PUBLISHED UNITED STATES COURT OF APPEALS FOR THE FOURTH CIRCUIT No. 19-4903 UNITED STATES OF AMERICA, Plaintiff - Appellant, v. BOBBY PAUL EDWARDS, Defendant - Appellee. Appeal from the United States District Court for the District of South Carolina, at Florence. R. Bryan Harwell, Chief District Judge. (4:17-cr-00907-RBH-1) Submitted: January 29, 2021 Decided: April 21, 2021 Before WILKINSON, NIEMEYER, and THACKER, Circuit Judges. Vacated in part and remanded by published opinion. Judge Niemeyer wrote the opinion, in which Judge Wilkinson and Judge Thacker joined. Eric S. Dreiband, Assistant Attorney General, Alexander V. Maugeri, Deputy Assistant Attorney General, Tovah R. Calderon, Elizabeth P. Hecker, Civil Rights Division, UNITED STATES DEPARTMENT OF JUSTICE, Washington, D.C., for Appellant. Emily Deck Harrill, Assistant Federal Public Defender, OFFICE OF THE FEDERAL PUBLIC DEFENDER, Columbia, South Carolina, for Appellee. NIEMEYER, Circuit Judge: For over 5 years — from 2009 to 2014 — Bobby Edwards, the manager of J&J Cafeteria in Conway, South Carolina, effectively enslaved JCS (to whom we refer with the fictitious name “Jack”), forcing him to work at the restaurant over 100 hours per week without pay. After Edwards was reported to the authorities, he pleaded guilty to forced labor, in violation of the Trafficking Victims Protection Act (“TVPA”), 18 U.S.C. § 1589. The district court sentenced Edwards to 120 months’ imprisonment and ordered him to pay restitution of roughly $273,000, representing unpaid minimum wages and overtime compensation computed under the Fair Labor Standards Act (“FLSA”). While the court did order restitution of the full amount of those wages and overtime compensation, it did not include, as requested by the government, an “additional equal amount as liquidated damages,” as provided by the FLSA, 29 U.S.C. § 216(b), for when minimum wages and overtime compensation have not been paid as required. The court concluded that liquidated damages under the FLSA were “statutory punitive damages” that were available only in civil cases. The government appealed, contending that the district court erred in failing to include liquidated damages in its restitution award. For the reasons given herein, we agree. We therefore vacate the award of restitution and remand for its recalculation. 2 I In 1990, when Jack was 12 years old, he started working part-time at J&J Cafeteria as a dishwasher. He has an intellectual disability and an IQ of 70. After a few years of part-time work, Jack dropped out of high school and started working full-time at the restaurant. For the first 19 years of his employment, when the restaurant was owned and managed by different members of the Edwards family, Jack was always paid for his labor. That, however, changed in September 2009, after Bobby Edwards took over the management of the restaurant. Edwards moved Jack into an apartment attached to the restaurant and forced him to work more than 100 hours per week without pay — usually 6:00 a.m. to 11:00 p.m. for 6 days and 6:00 a.m. to 2:00 p.m. on Sundays. Not only did Jack work long hours without pay, he was never given a day off. Edwards effected this forced labor by taking advantage of Jack’s intellectual disability and keeping Jack isolated from his family, threatening to have him arrested, and verbally abusing him. His control over Jack also involved physical abuse. Once, when Jack failed to deliver fried chicken to the buffet as quickly as Edwards had demanded, Edwards dipped metal tongs into hot grease and pressed them to Jack’s neck, resulting in a burn that fellow employees had to immediately treat. Other times, when Jack made supposed mistakes, Edwards whipped him with his belt, beat him with kitchen pans, and punched him with his fists. This treatment left Jack physically and psychologically scarred. Jack later said, “I felt like I was in prison. Most of the time I felt unsafe, like Bobby could kill me if he wanted. . . . I wanted to get out of that place so bad but couldn’t think about how I could without being hurt.” 3 Edwards’s reign of terror over Jack ended in October 2014, when a relative of a restaurant employee alerted the authorities to Edwards’s abuse, and the South Carolina Department of Social Services removed Jack from J&J Cafeteria. Edwards thereafter pleaded guilty to one count of forced labor, in violation of the TVPA, 18 U.S.C. § 1589(a), and the district court sentenced him to 120 months’ imprisonment. In addition, the district court ordered Edwards to pay restitution to Jack in the amount of $272,952.96. The government had requested an additional $272,952.96 in the form of liquidated damages, as provided by the FLSA, but the district court rejected that request, reasoning that FLSA liquidated damages are “statutory punitive damages” that are not available as restitution under the TVPA. From the district court’s judgment dated November 6, 2019, the government filed this appeal, contending that the district court erred in refusing to include liquidated damages in its order of restitution. II The TVPA, which “was passed to implement the Thirteenth Amendment against slavery or involuntary servitude,” Muchira v. Al-Rawaf, 850 F.3d 605, 617 (4th Cir. 2017) (cleaned up), provides that a person who obtains forced labor shall be punished by a fine or imprisonment up to 20 years or both, 18 U.S.C. § 1589(a), (d). Specifically, it punishes any person who “knowingly provides or obtains the labor or services of a person by,” among other means, “force, threats of force, physical restraint, or threats of physical restraint to that person or another person” or “serious harm or threats of serious harm to 4 that person or another person.” Id. § 1589(a). In addition, the Act provides that the court “shall order restitution,” id. § 1593(a) (emphasis added), “direct[ing] the defendant to pay the victim . . . the full amount of the victim’s losses,” id. § 1593(b)(1) (emphasis added). And it defines “full amount of the victim’s losses” to have the same meaning as provided in section 2259(c)(2) [“mandatory restitution”] and shall in addition include the greater of [1] the gross income or value to the defendant of the victim’s services or labor or [2] the value of the victim’s labor as guaranteed under the minimum wage and overtime guarantees of the Fair Labor Standards Act (29 U.S.C. 201 et seq.). Id. § 1593(b)(3). Section 2259(c)(2), in turn, defines “full amount of the victim’s losses” to include “any costs incurred, or that are reasonably projected to be incurred in the future, by the victim, as a proximate result of the offenses involving the victim,” including medical expenses, attorneys fees, and lost income. Id. § 2259(c)(2). And the Fair Labor Standards Act guarantees employees a federal minimum wage (currently $7.25 per hour) and overtime compensation at one-and-one-half times the employee’s regular rate of pay for work over 40 hours per week. 29 U.S.C. § 206 (addressing minimum wages); id. § 207 (addressing overtime compensation). The FLSA also provides that an employer who fails to pay minimum wages and overtime compensation, as required by §§ 206 and 207, is liable for “liquidated damages” in an amount equal to the unpaid minimum wages and overtime compensation. Id. § 216(b). In short, the TVPA mandates that a court order a person found guilty of obtaining forced labor to compensate the victim for the “full amount of the victim’s losses,” including, as one option of measurement, “the value of the victim’s labor as guaranteed under the minimum wage and overtime guarantees of the [FLSA].” 5 18 U.S.C. § 1593(b)(1), (3) (emphasis added). The question that we must now decide is whether that “value” of labor includes an award of “liquidated damages” for an employer’s failure to pay minimum wages and overtime compensation on time. In contending that the district court erred, the government argues simply that the “TVPA expressly incorporates by reference all of the FLSA’s minimum wage and overtime guarantees, including the liquidated damages provisions in Section 216(b)” (emphasis added), and in support, it cites United States v. Sabhnani, 599 F.3d 215, 259 (2d Cir. 2010). Our analysis begins with the text. The TVPA mandates that the court order restitution in “the full amount of the victim’s losses” resulting from the forced labor. 18 U.S.C. § 1593(b)(1) (emphasis added). And, as defined, the “full amount” includes, as one option of measurement, “the value of the victim’s labor as guaranteed under the minimum wage and overtime guarantees of the Fair Labor Standards Act (29 U.S.C. § 201 et. seq.).” Id. § 1593(b)(3) (emphasis added). This section references the entire FLSA, not just §§ 206 and 207 of the Act, which address minimum wages and overtime compensation, respectively. To be sure, §§ 206 and 207 do fix the amount for compensating employees, but when the employer fails to comply with those provisions, the FLSA adds to that compensation liquidated damages of an amount equal to the unpaid wages and overtime compensation. 29 U.S.C. § 216(b). The FLSA’s liquidated-damages requirement makes perfect sense when considering that the goal is to provide full compensation to employees. Minimum wages and overtime compensation must be paid on a current basis as work is done, such that an employee 6 receives the prescribed compensation without delay. But when an employer fails to pay those amounts, the employee suffers losses, which includes the loss of the use of that money during the period of delay. So fully compensating the employee requires accounting for losses from the delay. These additional losses could, in part, be compensated by interest. See, e.g., Calderon v. GEICO Gen. Ins. Co., 809 F.3d 111, 133 (4th Cir. 2015) (awarding prejudgment interest “to make the plaintiff whole” (cleaned up)); United States v. Smith, 944 F.2d 618, 626 (9th Cir. 1991) (“Foregone interest is one aspect of the victim’s actual loss”). But the FLSA provides more fully for losses from delay by providing liquidated damages, which can include not only interest but also other losses caused by the delay. As well understood, liquidated damages are, by definition, compensation for “a reasonable estimation of actual damages.” Black’s Law Dictionary 490 (11th ed. 2019). And in the case of the FLSA, they compensate for the employer’s “retention of a workman’s pay” which “may well result in damages too obscure and difficult of proof for estimate other than by liquidated damages.” Overnight Motor Transp. Co. v. Missel, 316 U.S. 572, 583–84 (1942). As the Supreme Court explained more particularly, the FLSA’s liquidated-damages provision constitutes a Congressional recognition that failure to pay the statutory minimum on time may be so detrimental to maintenance of the minimum standard of living necessary for health, efficiency, and general well-being of workers . . . that double payment must be made in the event of delay in order to insure restoration of the worker to that minimum standard of well-being. Brooklyn Sav. Bank v. O’Neil, 324 U.S. 697, 707 (1945) (cleaned up) (emphasis added). For this reason, awarding liquidated damages for violations of the FLSA’s minimum-wage 7 and overtime provisions is the “norm.” See Mayhew v. Wells, 125 F.3d 216, 220 (4th Cir. 1997). They are awarded to provide employees full compensation for violations of the FLSA and are therefore part of “the value of the victim’s labor as guaranteed” by the FLSA. 18 U.S.C. § 1593(b)(3). Therefore, they must be included when calculating restitution under the TVPA according to “the value of the victim’s labor.” Id.; see also Sabhnani, 599 F.3d at 259–60; United States v. Toure, 965 F.3d 393, 404 (5th Cir. 2020). Indeed, it would be inconsistent with the TVPA’s requirement of providing restitution in “the full amount of the victim’s losses” not to compensate a victim for losses incurred as a result of the delay in paying required wages and overtime compensation. 18 U.S.C. § 1593(b)(1); see also United States v. Ritchie, 858 F.3d 201, 215 (4th Cir. 2017) (recognizing that restitution requires a defendant to compensate the victim for “all of the actual losses that he caused”). And failing to compensate for delay would be particularly egregious in this case, where Jack was not paid for many years. In reaching the opposite conclusion, the district court reasoned that FLSA liquidated damages are punitive and apply only in civil cases. Edwards joins in that argument, adding that reimbursing Jack for the withheld minimum wages and overtime compensation addresses “all of [Jack’s] actual losses that [Edwards] caused, but no more.” But this argument fails to understand that liquidated damages are generally an amount determined to be a reasonable estimation of actual damages that might be difficult to estimate or calculate, and that is their role in the FLSA. The Supreme Court has long so held, stating that “[t]he liquidated damages for failure to pay the minimum wages under sections [206 and 207] are compensation, not a penalty or punishment by the Government.” Overnight 8 Motor Transp. Co., 316 U.S. at 583 (emphasis added); see also Roy v. Cnty. of Lexington, 141 F.3d 533, 548 (4th Cir. 1998) (same). At bottom, we conclude that “the value of the victim’s labor as guaranteed under the minimum wage and overtime guarantees of the [FLSA]” includes liquidated damages provided by the FLSA. 18 U.S.C. § 1593(b)(3). This fulfills the defendant’s obligation to compensate the victim for “the full amount of the victim’s losses,” which includes the full value of his labor. Id. § 1593(b)(1). Accordingly, we vacate the district court’s award of restitution and remand for its recalculation consistent with this opinion. VACATED IN PART AND REMANDED 9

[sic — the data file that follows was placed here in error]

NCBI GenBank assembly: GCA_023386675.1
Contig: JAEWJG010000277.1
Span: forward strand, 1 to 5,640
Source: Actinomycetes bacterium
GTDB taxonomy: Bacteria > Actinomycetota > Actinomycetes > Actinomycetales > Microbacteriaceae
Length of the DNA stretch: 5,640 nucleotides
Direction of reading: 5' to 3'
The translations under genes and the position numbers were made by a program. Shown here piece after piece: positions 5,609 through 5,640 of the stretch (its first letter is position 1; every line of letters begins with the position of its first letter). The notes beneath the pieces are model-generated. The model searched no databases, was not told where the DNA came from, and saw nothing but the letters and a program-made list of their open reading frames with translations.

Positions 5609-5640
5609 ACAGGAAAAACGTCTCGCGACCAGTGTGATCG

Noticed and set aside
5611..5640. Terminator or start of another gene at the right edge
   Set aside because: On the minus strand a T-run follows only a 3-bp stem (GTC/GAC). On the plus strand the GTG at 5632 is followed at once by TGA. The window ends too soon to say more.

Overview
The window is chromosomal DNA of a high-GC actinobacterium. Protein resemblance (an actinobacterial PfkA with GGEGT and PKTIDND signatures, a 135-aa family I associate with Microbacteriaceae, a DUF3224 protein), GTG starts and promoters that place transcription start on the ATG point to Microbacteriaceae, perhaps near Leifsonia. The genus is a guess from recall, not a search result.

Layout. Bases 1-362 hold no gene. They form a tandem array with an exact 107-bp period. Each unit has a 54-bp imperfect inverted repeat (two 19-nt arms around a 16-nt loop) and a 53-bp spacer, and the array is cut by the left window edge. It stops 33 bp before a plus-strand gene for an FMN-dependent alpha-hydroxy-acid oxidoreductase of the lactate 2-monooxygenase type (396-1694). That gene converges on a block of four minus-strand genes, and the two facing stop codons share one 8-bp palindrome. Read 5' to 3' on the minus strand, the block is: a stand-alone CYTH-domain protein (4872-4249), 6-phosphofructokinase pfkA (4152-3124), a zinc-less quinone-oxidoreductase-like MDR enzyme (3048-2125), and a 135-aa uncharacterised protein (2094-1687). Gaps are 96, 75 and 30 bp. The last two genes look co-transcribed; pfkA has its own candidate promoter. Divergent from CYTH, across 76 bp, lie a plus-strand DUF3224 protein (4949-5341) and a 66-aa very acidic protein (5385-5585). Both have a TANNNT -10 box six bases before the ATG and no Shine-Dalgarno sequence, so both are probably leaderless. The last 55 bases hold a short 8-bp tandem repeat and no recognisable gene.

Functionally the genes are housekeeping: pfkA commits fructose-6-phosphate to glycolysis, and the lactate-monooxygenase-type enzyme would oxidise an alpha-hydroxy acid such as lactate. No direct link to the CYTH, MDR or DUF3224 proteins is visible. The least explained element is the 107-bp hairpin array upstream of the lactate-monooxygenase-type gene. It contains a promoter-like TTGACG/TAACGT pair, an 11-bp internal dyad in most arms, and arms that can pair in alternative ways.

Primary Holding
The Fourth Circuit vacated the award of restitution and concluded that the district court erred in failing to include liquidated damages under the Fair Labor Standards Act, 29 U.S.C. 216(b), for when minimum wages and overtime compensation have not been paid as required, in the restitution award.

Disclaimer: Justia Annotations is a forum for attorneys to summarize, comment on, and analyze case law published on our site. Justia makes no guarantees or warranties that the annotations are accurate or reflect the current state of law, and no annotation is intended to be, nor should it be construed as, legal advice. Contacting Justia or any attorney through this site, via web form, email, or otherwise, does not create an attorney-client relationship.